For Iranians whose icons since the Islamic Revolution have been stern-faced clergy, the slain Gen. Qassem Soleimani widely represented a figure of national resilience in the face of four decades of U.S. pressure. A U.S. airstrike killed Soleimani, 62, and others as they traveled from Baghdad's international airport early Friday morning. The Pentagon said President Donald Trump ordered the U.S. military to take "decisive defensive action to protect U.S. personnel abroad by killing" a man once referred to by Iran's Supreme Leader Ayatollah Ali Khamenei as a "living martyr of the revolution."
For the U.S. and Israel, he was a shadowy figure in command of Iran's proxy forces, responsible for backing President Bashar Assad in Syria and for the deaths of American troops in Iraq.
Born March 11, 1957, Soleimani was said in his homeland to have grown up near the mountainous and the historic Iranian town of Rabor, famous for its forests, its apricot, walnut and peach harvests and its brave soldiers. The U.S. State Department has said he was born in the Iranian religious capital of Qom. Little is known about his childhood, though Iranian accounts suggest Soleimani's father was a peasant who received a piece of land under the Shah Mohammad Reza Pahlavi but later became encumbered by debts. After the success of the Iranian revolution against the Shah, he joined the Islamic Revolutionary Guards Corps in early 1980 which was founded by the order of Khameini in November 1979.
Solemani survived the horror of Iran's long war in the 1980s with Iraq to take control of the Revolutionary Guard's elite Quds Force, responsible for the Islamic Republic's foreign campaigns. After the Iraq-Iran war, Soleimani largely disappeared from public view for several years, something analysts attribute to his wartime disagreements with Hashemi Rafsanjani, who would serve as Iran's president from 1989 to 1997. But after Rafsanjani, Soleimani became head of the Quds force. He also grew so close to Khamenei that the Supreme Leader officiated the wedding of the general's daughter. As chief of the Quds Force, Solemani oversaw the Guard's foreign operations and soon would come to the attention of Americans following the 2003 invasion of Iraq and the overthrow of Saddam Hussein.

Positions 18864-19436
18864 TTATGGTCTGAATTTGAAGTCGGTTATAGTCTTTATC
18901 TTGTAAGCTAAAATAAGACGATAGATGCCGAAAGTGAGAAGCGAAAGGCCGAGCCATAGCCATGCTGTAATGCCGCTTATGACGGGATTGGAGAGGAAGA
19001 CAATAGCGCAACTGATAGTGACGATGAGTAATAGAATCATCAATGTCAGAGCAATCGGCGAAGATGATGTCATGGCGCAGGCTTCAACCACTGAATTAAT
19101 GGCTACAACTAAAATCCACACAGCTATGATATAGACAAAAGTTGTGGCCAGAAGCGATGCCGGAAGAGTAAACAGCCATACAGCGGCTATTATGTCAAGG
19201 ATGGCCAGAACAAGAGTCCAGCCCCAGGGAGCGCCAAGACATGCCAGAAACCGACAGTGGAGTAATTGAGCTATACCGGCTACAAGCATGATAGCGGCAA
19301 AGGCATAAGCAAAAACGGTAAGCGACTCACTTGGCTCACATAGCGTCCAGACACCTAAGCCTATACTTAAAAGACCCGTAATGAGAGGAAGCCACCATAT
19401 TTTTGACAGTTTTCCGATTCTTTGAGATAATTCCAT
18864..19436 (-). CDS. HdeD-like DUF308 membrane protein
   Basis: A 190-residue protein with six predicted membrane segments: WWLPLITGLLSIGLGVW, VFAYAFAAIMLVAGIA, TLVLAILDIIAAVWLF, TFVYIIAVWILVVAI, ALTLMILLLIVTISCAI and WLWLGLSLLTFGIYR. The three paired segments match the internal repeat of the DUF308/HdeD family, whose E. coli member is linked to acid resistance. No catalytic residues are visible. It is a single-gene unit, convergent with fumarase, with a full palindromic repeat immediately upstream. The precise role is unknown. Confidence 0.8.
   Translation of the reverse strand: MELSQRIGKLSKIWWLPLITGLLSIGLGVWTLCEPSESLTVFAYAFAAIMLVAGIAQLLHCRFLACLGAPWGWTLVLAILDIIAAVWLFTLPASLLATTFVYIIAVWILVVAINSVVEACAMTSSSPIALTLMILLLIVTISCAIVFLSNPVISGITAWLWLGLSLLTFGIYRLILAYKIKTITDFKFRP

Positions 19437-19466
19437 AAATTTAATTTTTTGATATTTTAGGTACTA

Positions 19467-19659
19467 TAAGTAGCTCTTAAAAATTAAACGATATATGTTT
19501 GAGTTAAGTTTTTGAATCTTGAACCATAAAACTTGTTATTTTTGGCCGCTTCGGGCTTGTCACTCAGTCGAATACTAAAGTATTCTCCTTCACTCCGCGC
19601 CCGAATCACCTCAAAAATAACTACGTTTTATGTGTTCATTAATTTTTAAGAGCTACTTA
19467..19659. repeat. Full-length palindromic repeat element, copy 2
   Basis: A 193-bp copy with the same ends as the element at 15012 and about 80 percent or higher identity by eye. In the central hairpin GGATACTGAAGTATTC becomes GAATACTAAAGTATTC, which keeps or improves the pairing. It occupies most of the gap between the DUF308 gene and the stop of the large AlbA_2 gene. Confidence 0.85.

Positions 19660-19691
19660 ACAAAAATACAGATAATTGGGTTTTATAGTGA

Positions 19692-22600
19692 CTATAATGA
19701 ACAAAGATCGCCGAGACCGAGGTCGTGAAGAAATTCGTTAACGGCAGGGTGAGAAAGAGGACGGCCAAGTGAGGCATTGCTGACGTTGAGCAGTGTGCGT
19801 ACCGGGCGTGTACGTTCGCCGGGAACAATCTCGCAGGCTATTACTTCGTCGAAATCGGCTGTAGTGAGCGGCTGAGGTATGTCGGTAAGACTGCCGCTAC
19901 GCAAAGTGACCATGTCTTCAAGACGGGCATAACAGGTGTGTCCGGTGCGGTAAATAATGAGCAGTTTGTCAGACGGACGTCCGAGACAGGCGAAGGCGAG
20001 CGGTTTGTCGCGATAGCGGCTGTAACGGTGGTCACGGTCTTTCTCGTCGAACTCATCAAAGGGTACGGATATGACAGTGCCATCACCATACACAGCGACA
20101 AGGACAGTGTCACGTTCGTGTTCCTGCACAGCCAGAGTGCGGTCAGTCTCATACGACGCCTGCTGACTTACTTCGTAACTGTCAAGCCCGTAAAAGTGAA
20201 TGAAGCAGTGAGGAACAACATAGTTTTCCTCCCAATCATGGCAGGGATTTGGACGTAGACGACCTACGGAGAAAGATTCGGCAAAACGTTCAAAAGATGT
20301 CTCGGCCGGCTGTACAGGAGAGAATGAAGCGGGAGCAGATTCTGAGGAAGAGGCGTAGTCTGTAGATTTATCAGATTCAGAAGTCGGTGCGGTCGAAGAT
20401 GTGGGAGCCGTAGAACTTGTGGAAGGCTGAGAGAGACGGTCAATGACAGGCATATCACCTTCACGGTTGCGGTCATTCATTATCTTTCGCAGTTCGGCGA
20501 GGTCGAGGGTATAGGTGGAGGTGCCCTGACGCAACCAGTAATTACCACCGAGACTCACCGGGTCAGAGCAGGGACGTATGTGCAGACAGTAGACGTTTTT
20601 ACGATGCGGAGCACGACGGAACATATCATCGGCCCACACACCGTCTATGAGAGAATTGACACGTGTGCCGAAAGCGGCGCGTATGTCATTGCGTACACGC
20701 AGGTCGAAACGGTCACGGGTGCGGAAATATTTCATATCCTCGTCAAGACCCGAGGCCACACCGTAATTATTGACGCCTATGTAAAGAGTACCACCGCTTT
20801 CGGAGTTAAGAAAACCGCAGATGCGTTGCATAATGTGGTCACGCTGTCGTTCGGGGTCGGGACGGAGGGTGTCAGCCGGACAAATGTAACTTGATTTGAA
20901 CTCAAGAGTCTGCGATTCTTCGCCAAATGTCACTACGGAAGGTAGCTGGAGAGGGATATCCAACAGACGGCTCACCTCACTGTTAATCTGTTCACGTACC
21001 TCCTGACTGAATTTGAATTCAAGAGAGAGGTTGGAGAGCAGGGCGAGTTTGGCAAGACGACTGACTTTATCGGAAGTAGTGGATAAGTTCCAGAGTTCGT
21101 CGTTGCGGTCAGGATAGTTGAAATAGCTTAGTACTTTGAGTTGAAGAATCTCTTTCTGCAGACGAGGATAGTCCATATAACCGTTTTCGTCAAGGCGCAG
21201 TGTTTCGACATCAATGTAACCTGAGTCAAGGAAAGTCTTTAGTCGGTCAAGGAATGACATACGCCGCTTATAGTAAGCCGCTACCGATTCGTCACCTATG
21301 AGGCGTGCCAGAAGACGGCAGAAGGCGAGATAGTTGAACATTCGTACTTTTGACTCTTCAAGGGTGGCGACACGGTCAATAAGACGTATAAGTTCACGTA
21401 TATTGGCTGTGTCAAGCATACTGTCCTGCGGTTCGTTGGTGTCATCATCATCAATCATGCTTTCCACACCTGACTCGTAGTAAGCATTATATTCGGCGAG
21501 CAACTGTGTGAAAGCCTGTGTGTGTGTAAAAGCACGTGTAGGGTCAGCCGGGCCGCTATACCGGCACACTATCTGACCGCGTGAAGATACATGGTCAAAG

Relatively unknown in Iran until the 2003 U.S. invasion of Iraq, Soleimani's popularity and mystique grew after American officials called for his killing. A decade and a half later, Soleimani had become Iran's most recognizable battlefield commander, ignoring calls to enter politics but becoming as powerful, if not more, than its civilian leadership.
Soleimani was declared a "terrorist and supporter of terrorism" by the U.S. He was among the Iranian individuals who were sanctioned by the U.N. Security Council resolution 1747. On May 18, 2011, the U.S. imposed more sanctions on him as he was accused of providing support and arms to the Syrian regime. Also, on June 24, 2011, an official statement by the European Union said that European sanctions were imposed on three Iranian commanders of the Revolutionary Guards including Soleimani for supporting the Assad regime in his suppression to the Syrian uprising.
The attention the West gave Soleimani only boosted his profile at home. He sat at Khamenei's side at key meetings. He famously met Syria's Assad last February together with the supreme leader — but without Iran's Foreign Minister Mohammad Javad Zarif being present, which sparking a momentary resignation by the top Iranian diplomat. Polling data routinely showed Soleimani rated more favorably than other public figures, according to the Center for International Studies at the University of Maryland. But Soleimani always refused entreaties to enter politics.